Subscribe to our free newsletter and stay ahead with the latest news from the academy, free school & UTC sector

Dangerous, dilapidated and poorly built?

RIBA report emphasises the importance of well-designed school buildings on young people's wellbeing, behaviour and attainment

Posted by Stephanie Broad | May 11, 2016 | Facilities & buildings

The Royal Institute of British Architects (RIBA) has released a report on the state of school buildings, ‘Better Spaces for Learning’. 

The analysis of Post Occupancy Evaluations of primary and secondary schools in the UK is made up of a nation-wide poll of teachers, and numerous conversations with stakeholders involved in delivering government-funded school buildings. The report makes the case for an urgent review of the government’s Education Funding Agency’s current school building programme. 

In order for new school buildings to get ‘top marks’ from pupils and teachers, RIBA says the government needs to ensure that the increasingly centralised schools capital project delivery system can respond to the unique local circumstances of each building project. The proposals can be summarised around three themes: 

The report reveals: 

  • One in five teachers have considered quitting because of the wretched condition of the school buildings they have to teach in
  • The government’s Education Funding Agency’s new school building programme is too rigid and is leading to waste and poor value for tax payers
  • Over 90% of teachers believe well-built and designed schools improve educational outcomes and pupil behaviour
  • Over-engineered schools, with government-specified equipment that only costly consultants know how to operate, is costing £150 million per year which could have been avoided if schools were designed better

RIBA has identified that good school design can reduce running and maintenance costs, in some cases by more than several times a teacher’s average salary a year; it could have prevented the English school estate from spending upwards of £150m annually on unnecessary operation and maintenance costs.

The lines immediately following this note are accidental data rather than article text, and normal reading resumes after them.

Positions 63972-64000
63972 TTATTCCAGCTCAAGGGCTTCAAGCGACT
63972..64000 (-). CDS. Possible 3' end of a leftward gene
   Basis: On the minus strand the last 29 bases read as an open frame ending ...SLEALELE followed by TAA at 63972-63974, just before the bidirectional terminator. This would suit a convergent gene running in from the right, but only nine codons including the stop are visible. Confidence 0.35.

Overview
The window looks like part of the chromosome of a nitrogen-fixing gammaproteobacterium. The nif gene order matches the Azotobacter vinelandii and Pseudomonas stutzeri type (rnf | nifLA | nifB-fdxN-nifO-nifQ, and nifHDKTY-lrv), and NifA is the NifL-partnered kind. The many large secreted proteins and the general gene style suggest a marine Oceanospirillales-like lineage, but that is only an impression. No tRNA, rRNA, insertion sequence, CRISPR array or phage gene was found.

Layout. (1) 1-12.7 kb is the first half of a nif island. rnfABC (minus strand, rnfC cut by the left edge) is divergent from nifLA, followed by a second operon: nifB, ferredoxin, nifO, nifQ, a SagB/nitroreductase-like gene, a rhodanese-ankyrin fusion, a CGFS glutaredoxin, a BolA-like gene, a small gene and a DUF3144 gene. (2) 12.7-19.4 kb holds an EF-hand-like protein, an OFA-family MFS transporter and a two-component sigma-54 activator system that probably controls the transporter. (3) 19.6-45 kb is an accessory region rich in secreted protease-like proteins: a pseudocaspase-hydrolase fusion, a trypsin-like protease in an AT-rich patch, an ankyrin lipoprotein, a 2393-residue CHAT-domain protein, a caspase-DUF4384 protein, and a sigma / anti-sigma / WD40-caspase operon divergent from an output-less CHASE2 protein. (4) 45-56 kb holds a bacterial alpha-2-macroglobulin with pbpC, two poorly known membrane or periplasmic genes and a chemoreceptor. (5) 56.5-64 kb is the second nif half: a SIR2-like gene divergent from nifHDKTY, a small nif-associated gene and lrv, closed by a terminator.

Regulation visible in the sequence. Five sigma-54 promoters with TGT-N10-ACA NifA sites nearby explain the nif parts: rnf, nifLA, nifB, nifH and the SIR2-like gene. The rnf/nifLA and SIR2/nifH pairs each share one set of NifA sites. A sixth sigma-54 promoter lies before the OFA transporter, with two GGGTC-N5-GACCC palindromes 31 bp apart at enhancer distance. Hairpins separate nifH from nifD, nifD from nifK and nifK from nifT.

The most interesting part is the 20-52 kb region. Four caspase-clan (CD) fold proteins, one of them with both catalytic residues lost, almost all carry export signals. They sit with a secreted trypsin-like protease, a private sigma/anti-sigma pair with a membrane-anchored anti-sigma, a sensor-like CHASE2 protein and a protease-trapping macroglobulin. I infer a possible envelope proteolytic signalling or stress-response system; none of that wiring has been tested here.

President of RIBA, Jane Duncan, said: “This country is in the grip of the worst shortage of school places in living memory. Our report highlights the vital importance of school design and how it affects the general health and wellbeing of their users, our children and their teachers. As limited funding is available to deal with the growing problem, every penny spent on schools must deliver maximum value for money. Award winning well-designed, successful schools with happy pupils and productive staff like Burntwood School in London shouldn't be the exception, they should be the standard.

“How can we expect our children to compete with the world’s best when too many of our school buildings are substandard? Educational improvements resulting from the current programme of school building are not reaching the basic standards that British taxpayers and our economy expects. We need to do better for all of our children and their hardworking teachers. We urge the Government to review its programme of building new schools.”